Dr. Mason will provide an overview of the intersection of slavery and politics in
early American history, and explore contemporary slavery and connect the issues of
current based slavery to peoples everyday concerns. He will discuss slavery in our
own backyards and compare it to slavery in the 19th century and raise consciousness
in a way that will be meaningful.
Bio: Matthew Mason is an associate professor of history at Brigham Young University. He is also a national board member of Historians Against Slavery. He is the author of several articles in various journals, mostly on the intersection of slavery and politics in early American history. He is also the author of Slavery and Politics in the Early American Republic (2006). He is the co-editor, with John Craig Hammond, of Contesting Slavery: The Politics of Bondage and Freedom in the New American Nation (2011); and, with Nicholas Mason, of The History of the Life and Adventures of Mr. Anderson by Edward Kimber (2009).
Celeste Lojik will be discussing who and how people are being sex trafficked in America.
The effects trafficking has on a person and why no person has the right to ask "why
didn't you try to escape?". Lastly how the decisions we make as a society can aid
in the continuing of trafficking of people.
Celeste Lojik was born and raised here in Utah County. She spent most of her childhood traveling the globe doing humanitarian aid. She graduated from UVU with a double bachelors in Political Science and Psychology. She is now attending BYU for an Executive Master in Public Administration. She has been combating sex trafficking the last 9 years, three of which she was combating child sex trafficking in North America as the director of community outreach for Child Rescue. She now uses her knowledge of sex trafficking to train task forces, write books on trafficking in America, and teach courses on human trafficking at UVU. She has been in her current potion for two years as the sexual assault and rape crisis coordinator for The Center For Women and Children In Crisis. She has a passion for helping victims of sexual assault and making the public aware of these horrific issues that too often get ignored.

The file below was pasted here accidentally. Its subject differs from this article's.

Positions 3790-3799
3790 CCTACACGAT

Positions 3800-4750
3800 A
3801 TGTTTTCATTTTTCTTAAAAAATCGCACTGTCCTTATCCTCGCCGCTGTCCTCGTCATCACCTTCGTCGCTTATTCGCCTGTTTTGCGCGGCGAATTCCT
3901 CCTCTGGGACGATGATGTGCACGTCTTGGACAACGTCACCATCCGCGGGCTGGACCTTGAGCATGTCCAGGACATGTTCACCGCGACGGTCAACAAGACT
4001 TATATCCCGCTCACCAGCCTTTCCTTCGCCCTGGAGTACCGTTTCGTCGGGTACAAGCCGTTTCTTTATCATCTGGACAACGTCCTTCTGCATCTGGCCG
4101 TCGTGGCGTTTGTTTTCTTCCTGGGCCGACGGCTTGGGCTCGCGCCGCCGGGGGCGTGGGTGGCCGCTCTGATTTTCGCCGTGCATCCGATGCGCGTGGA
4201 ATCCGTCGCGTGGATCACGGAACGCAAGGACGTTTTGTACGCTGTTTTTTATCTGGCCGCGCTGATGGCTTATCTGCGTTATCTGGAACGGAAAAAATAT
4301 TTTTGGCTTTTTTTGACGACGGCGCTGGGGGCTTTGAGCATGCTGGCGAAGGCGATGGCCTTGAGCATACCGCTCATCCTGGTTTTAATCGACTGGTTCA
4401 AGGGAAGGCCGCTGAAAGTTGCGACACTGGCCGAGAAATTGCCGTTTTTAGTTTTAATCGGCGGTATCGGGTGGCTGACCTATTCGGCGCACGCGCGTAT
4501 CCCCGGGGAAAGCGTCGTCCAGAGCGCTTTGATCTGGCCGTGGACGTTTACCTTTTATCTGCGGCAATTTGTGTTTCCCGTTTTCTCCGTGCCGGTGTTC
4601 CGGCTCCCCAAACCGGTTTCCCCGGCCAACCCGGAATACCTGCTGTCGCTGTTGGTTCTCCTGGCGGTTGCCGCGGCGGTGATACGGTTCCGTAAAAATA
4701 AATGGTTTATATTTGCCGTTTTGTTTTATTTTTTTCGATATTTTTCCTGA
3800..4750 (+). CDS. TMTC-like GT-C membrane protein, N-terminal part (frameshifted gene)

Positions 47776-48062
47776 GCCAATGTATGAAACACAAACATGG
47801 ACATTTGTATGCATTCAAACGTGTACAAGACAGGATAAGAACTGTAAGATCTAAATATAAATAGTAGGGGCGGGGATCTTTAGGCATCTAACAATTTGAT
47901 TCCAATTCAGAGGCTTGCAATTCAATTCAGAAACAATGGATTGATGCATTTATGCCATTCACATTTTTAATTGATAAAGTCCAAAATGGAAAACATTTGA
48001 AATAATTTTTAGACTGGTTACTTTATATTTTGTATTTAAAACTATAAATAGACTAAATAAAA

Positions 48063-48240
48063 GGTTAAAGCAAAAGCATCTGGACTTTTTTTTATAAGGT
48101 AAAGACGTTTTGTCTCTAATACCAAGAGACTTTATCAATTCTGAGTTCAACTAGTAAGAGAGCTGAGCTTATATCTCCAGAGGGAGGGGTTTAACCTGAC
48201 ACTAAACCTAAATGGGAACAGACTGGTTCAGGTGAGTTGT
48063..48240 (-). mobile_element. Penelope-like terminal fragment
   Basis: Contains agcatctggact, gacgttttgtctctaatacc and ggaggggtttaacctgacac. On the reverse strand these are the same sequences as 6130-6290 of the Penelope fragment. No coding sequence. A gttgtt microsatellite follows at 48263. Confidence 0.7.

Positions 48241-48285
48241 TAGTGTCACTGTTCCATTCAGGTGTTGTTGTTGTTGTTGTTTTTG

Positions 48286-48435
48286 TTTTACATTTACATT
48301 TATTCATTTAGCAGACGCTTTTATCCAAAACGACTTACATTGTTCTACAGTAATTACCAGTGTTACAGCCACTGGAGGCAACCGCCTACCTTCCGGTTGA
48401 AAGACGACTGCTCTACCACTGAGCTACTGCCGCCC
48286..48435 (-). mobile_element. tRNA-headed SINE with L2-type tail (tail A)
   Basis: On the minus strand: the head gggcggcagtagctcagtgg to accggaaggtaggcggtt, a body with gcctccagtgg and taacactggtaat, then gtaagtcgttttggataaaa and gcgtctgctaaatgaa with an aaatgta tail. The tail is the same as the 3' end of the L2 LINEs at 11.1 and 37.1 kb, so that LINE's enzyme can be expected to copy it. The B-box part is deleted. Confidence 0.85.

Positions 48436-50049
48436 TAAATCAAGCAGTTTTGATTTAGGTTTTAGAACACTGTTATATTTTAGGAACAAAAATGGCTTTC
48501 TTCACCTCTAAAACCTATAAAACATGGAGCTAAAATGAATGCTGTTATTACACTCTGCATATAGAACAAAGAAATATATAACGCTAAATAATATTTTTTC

Dr. Akmatalieva will discuss the revival of the old nomadic tradition of bride kidnapping
in former Soviet republics in Central Asia. She will examine the economic, political
and cultural roots of this phenomenon, its overall impact, as well as possible ways
of solving the issue.
Dr. Tcholpon Akmatalieva, PhD, is a graduate of the Department of Philosophy and Political Economy at Kazakh State University, she worked as the Instructor at the Department of Political Science and Professor at the Department of Philosophy at Kyrgyz Technical University (Bishkek). She defended her dissertation on Women Issues at Moscow State University and worked as an Expert of the International Institute of Strategic Studies in Bishkek. She wrote several articles on the women's movement and democracy in Kyrgyzstan and Post-Soviet countries. She was actively involved in number of local and international Conferences in US, Russia and Central Asia. She was a visiting scholar at the Women's Research Institute at Brigham Young University. Currently she is teaching at the department of History and Political Science at Utah Valley University.
"The Playground" challenges the notion that the sexual exploitation of children is limited to back-alley brothels in developing countries and traces the epidemic of exploitation to its disparate, and decidedly American, roots — among them the way children are educated about sex, and the problem of raising awareness about a crime that inherently cannot be shown.